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I am new on this site and have been reading a lot of the different advise that is given and different questions asked. I thought I might be able to get some info on Lake Milton. I recently purchased a boat and have been fishing Milton in the evenings from 5:00 on and have not gotten a single bite. I have not been fishing for any species in particular but am interested in catching all types. Def interested in the white bass, walleye and muskie I have heard are in there. Where to go? What to use? I have always mostly fished Mosquito from shore but would love to find some hot spots on Milton or at least something that works from my boat. Any suggestions or recommendations would be greatly appreciated. Thank you.
 

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don m
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we fished a bass tourni there last sunday and got ziltch.out of almost 30 anglers only a dozen or so keepers. we heard of a walleye some white smallmouth and LM all to small to count. we prefished friday and was skunked then also. what we did notice was how close the go fast boats were buzzing us. ya, they were outside the nowake zones....by 5 or 6 feet.
later
don m
 

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I am new on this site and have been reading a lot of the different advise that is given and different questions asked. I thought I might be able to get some info on Lake Milton. I recently purchased a boat and have been fishing Milton in the evenings from 5:00 on and have not gotten a single bite. I have not been fishing for any species in particular but am interested in catching all types. Def interested in the white bass, walleye and muskie I have heard are in there. Where to go? What to use? I have always mostly fished Mosquito from shore but would love to find some hot spots on Milton or at least something that works from my boat. Any suggestions or recommendations would be greatly appreciated. Thank you.
The biggest part of catching fish is knowing where the fish are.;) If you have a fishfinder, troll for a while and just watch your locator. I've found so much stuff doing this it's unbelievable. Brushpiles, stumps, broken off tree tips, rockpiles, dropoffs, weedlines, hard to soft bottom transition points, and more. All these spots get used by fish. You find these spots, throw a markerbouy out and go back and check them out. If you have a gps, all the better, but stop and check them out. I've learned where to find the fish at certain times of the year by writting down what, where, and when i caught fish. They seem to use the same areas every year at the same times. Maybe not the exact spot, but the same area. Read about the fish you target. Know what draws them to an area and why. Find out what they feed on and what water temps they like to hold in. Study and practice. Figure out why you didn't catch fish that day, and try something diffrent. Learn from your defeats. If you're persistant, you'll figure a game plan that will work.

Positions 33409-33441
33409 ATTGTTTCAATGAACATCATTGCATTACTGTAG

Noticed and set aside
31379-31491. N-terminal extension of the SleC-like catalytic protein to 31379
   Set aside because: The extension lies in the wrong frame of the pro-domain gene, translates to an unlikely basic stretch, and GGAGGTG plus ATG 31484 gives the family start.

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Lake Milton is hard to fish this time of year unless you are Al Linder. Boating traffic is non stop during the day. If you don't care what you catch, I would suggest fishing the boat docks between Pointview launch and Carsons landing/ Ellsworth Rd. bridge. The docks on the East side of the lake are closest to deep water, the West side is VERY shallow so beware. The dock area usually always holds crappie and largmouths, small, but something. Muskie fisherman troll the river system constantly. South of Ellsworth bridge has some structure also, i.e. cattails, brush and down trees, that hold fish. Remember that whole area is a no wake zone! Spring and fall is always better at Milton especially for walleye's. Hope this gives you a start.
 
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